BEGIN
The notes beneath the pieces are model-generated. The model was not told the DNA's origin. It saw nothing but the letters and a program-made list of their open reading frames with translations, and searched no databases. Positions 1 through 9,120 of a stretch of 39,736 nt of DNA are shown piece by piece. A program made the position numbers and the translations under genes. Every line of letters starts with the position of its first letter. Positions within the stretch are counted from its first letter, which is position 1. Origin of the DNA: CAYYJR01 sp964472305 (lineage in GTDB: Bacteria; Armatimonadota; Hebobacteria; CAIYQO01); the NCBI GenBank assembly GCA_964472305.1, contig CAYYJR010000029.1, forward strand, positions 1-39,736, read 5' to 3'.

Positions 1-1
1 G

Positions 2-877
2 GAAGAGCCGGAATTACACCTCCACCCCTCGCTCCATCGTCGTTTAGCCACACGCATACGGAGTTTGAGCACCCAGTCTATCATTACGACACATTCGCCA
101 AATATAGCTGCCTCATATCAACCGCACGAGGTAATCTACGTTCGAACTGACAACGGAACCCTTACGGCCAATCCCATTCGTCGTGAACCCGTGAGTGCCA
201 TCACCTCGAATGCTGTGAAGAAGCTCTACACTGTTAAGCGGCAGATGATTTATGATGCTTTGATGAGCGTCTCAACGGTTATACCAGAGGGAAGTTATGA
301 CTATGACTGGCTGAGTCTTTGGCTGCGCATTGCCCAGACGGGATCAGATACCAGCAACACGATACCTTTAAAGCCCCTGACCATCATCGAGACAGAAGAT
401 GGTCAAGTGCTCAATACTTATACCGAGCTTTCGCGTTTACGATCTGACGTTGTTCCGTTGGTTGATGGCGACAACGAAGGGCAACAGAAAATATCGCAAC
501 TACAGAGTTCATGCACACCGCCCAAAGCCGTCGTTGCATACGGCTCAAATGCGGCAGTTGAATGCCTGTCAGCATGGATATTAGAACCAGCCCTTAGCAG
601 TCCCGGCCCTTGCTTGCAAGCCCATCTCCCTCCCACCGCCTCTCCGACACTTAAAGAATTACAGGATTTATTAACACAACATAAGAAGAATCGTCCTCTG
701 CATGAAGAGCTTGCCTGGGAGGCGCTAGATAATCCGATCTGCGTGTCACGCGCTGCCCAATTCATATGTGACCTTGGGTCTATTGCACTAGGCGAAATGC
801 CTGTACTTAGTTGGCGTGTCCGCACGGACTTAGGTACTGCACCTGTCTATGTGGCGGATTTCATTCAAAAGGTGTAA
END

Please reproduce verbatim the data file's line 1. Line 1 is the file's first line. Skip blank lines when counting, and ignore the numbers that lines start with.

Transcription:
The notes beneath the pieces are model-generated. The model was not told the DNA's origin. It saw nothing but the letters and a program-made list of their open reading frames with translations, and searched no databases. Positions 1 through 9,120 of a stretch of 39,736 nt of DNA are shown piece by piece. A program made the position numbers and the translations under genes. Every line of letters starts with the position of its first letter. Positions within the stretch are counted from its first letter, which is position 1. Origin of the DNA: CAYYJR01 sp964472305 (lineage in GTDB: Bacteria; Armatimonadota; Hebobacteria; CAIYQO01); the NCBI GenBank assembly GCA_964472305.1, contig CAYYJR010000029.1, forward strand, positions 1-39,736, read 5' to 3'.